And that is what makes Obama a phenom, his appeal across party lines which makes him a sure winner for the Democrats. Unlike Clinton, whose appeal is limited to the party establishment. And unlike any of the Republican candidates whose message remains stay the course, or whose appeal is to their narrow base of supporters within that moribund party.
Why does Obama appeal to Republicans? Because despite all the fawning over Ronald Reagan, some Republican's remember that their party was founded not by a fiscal conservative, or by the Moral Majority but was once the party of Abe Lincoln. And Obama appeals to his spirit of the people, for the people, by the people.
Conservatives, never mind centrists, are booking passage on the Obama bandwagon. Which isn't surprising: Whomever the GOP nominates appears doomed in November, although the betting here is that the once-moribund John McCain campaign will both win the GOP nomination and give the Dem standard-bearer a good fight.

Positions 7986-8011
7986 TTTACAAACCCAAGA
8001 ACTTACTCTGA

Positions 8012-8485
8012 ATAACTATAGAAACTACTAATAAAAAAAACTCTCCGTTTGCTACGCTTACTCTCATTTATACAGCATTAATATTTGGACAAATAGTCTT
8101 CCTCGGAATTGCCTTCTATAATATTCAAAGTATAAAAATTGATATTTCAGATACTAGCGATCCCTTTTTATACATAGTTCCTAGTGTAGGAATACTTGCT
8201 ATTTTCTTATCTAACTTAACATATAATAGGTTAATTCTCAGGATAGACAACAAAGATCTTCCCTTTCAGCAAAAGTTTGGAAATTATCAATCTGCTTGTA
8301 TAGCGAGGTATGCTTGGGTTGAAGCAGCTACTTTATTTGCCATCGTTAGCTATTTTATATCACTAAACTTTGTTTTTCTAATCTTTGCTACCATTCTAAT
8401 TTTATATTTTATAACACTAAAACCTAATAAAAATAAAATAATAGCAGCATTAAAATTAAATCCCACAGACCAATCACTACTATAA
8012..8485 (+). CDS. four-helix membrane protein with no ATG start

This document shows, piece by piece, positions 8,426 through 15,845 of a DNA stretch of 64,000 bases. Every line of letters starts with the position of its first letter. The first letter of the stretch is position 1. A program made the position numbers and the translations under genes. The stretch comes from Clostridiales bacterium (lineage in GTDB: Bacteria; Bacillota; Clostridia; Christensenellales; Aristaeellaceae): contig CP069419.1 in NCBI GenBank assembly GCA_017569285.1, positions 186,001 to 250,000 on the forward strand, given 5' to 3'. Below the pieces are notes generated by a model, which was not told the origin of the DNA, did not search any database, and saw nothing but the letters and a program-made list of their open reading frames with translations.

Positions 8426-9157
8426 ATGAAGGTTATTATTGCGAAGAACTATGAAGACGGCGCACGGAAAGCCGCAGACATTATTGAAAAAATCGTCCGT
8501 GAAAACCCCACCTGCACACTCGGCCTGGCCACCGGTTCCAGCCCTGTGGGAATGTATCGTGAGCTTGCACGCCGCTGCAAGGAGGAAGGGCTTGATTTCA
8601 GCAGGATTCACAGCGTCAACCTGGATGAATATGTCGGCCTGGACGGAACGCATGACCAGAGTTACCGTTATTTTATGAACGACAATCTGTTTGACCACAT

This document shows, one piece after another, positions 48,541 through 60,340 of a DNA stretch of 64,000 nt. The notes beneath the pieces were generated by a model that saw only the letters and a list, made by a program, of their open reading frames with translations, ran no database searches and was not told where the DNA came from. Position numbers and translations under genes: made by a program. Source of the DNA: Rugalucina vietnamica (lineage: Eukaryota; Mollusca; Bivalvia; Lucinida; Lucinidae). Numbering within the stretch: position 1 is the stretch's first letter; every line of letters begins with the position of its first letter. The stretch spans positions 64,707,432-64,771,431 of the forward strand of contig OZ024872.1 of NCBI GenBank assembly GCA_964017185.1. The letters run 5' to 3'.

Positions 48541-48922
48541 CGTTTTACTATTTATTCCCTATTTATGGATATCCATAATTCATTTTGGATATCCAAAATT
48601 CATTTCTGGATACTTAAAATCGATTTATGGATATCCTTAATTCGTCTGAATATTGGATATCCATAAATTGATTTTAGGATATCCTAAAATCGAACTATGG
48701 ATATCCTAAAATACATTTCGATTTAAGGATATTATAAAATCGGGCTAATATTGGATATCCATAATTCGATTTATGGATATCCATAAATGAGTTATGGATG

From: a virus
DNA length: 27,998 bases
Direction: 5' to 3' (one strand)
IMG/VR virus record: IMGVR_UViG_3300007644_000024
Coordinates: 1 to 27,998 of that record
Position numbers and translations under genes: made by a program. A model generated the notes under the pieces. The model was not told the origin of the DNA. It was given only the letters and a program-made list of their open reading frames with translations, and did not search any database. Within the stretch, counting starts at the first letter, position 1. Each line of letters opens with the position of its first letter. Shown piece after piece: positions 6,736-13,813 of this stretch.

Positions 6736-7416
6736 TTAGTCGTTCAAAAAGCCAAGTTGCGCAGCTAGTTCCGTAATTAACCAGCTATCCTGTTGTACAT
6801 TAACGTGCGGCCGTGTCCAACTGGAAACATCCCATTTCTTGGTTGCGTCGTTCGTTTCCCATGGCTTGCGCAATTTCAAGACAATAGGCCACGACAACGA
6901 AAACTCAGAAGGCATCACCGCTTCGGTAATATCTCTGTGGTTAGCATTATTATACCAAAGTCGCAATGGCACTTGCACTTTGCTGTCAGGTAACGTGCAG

But the Obama swoon among conservatives is almost breathtaking. Lapsed neo-con Andrew Sullivan practically nominates Obama for sainthood in a recent Atlantic Monthly profile. Peggy Noonan, the former Ronald Reagan speechwriter, notices that Obama, in contrast to Clinton and Dubya, has the Stephen Lewis gift of cogitating while making his extemporaneous observations, rather than defaulting to talking points scripted by his staff. ("What a concept.").
Noonan warns the rather sound-alike Democratic and Republican hopefuls about "the quiet longing" among Dem, GOP and media potentates for an Obama upset. The capital dreads an encore of the (however justified) Hillary Clinton paranoia of the 1990s. It hungers, she says, for a refreshing phenom who might indeed be too wet behind those big ears, but reminds a lot of people of a much earlier Illinoisan with just one term in Congress by way of experience who saved the Republic from ruin in the 1860s.